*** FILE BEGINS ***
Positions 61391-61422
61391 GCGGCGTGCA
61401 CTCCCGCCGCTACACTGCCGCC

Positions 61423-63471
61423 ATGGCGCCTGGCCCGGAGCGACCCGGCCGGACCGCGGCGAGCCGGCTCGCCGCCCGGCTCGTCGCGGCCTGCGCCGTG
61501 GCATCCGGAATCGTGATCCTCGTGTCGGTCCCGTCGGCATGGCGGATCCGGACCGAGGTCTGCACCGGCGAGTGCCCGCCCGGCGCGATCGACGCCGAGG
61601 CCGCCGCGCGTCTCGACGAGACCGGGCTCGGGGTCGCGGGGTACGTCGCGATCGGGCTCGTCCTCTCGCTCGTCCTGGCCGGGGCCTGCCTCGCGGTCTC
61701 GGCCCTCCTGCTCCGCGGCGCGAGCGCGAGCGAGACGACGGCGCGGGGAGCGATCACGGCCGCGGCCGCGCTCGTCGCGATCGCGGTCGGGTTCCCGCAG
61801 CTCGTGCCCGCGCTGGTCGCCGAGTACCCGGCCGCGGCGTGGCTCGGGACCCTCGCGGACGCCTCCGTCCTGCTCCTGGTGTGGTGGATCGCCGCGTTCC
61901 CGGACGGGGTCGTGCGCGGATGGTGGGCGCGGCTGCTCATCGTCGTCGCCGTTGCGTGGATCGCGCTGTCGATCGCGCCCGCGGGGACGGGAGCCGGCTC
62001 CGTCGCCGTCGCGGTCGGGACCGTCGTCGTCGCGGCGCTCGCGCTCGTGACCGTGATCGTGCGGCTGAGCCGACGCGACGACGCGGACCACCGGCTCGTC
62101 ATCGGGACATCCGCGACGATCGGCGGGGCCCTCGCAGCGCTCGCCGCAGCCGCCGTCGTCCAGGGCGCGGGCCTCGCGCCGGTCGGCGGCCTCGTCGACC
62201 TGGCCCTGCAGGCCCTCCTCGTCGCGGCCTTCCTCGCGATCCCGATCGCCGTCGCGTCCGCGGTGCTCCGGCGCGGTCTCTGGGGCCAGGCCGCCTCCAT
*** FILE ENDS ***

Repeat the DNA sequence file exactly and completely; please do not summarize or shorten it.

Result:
Positions 61391-61422
61391 GCGGCGTGCA
61401 CTCCCGCCGCTACACTGCCGCC

Positions 61423-63471
61423 ATGGCGCCTGGCCCGGAGCGACCCGGCCGGACCGCGGCGAGCCGGCTCGCCGCCCGGCTCGTCGCGGCCTGCGCCGTG
61501 GCATCCGGAATCGTGATCCTCGTGTCGGTCCCGTCGGCATGGCGGATCCGGACCGAGGTCTGCACCGGCGAGTGCCCGCCCGGCGCGATCGACGCCGAGG
61601 CCGCCGCGCGTCTCGACGAGACCGGGCTCGGGGTCGCGGGGTACGTCGCGATCGGGCTCGTCCTCTCGCTCGTCCTGGCCGGGGCCTGCCTCGCGGTCTC
61701 GGCCCTCCTGCTCCGCGGCGCGAGCGCGAGCGAGACGACGGCGCGGGGAGCGATCACGGCCGCGGCCGCGCTCGTCGCGATCGCGGTCGGGTTCCCGCAG
61801 CTCGTGCCCGCGCTGGTCGCCGAGTACCCGGCCGCGGCGTGGCTCGGGACCCTCGCGGACGCCTCCGTCCTGCTCCTGGTGTGGTGGATCGCCGCGTTCC
61901 CGGACGGGGTCGTGCGCGGATGGTGGGCGCGGCTGCTCATCGTCGTCGCCGTTGCGTGGATCGCGCTGTCGATCGCGCCCGCGGGGACGGGAGCCGGCTC
62001 CGTCGCCGTCGCGGTCGGGACCGTCGTCGTCGCGGCGCTCGCGCTCGTGACCGTGATCGTGCGGCTGAGCCGACGCGACGACGCGGACCACCGGCTCGTC
62101 ATCGGGACATCCGCGACGATCGGCGGGGCCCTCGCAGCGCTCGCCGCAGCCGCCGTCGTCCAGGGCGCGGGCCTCGCGCCGGTCGGCGGCCTCGTCGACC
62201 TGGCCCTGCAGGCCCTCCTCGTCGCGGCCTTCCTCGCGATCCCGATCGCCGTCGCGTCCGCGGTGCTCCGGCGCGGTCTCTGGGGCCAGGCCGCCTCCAT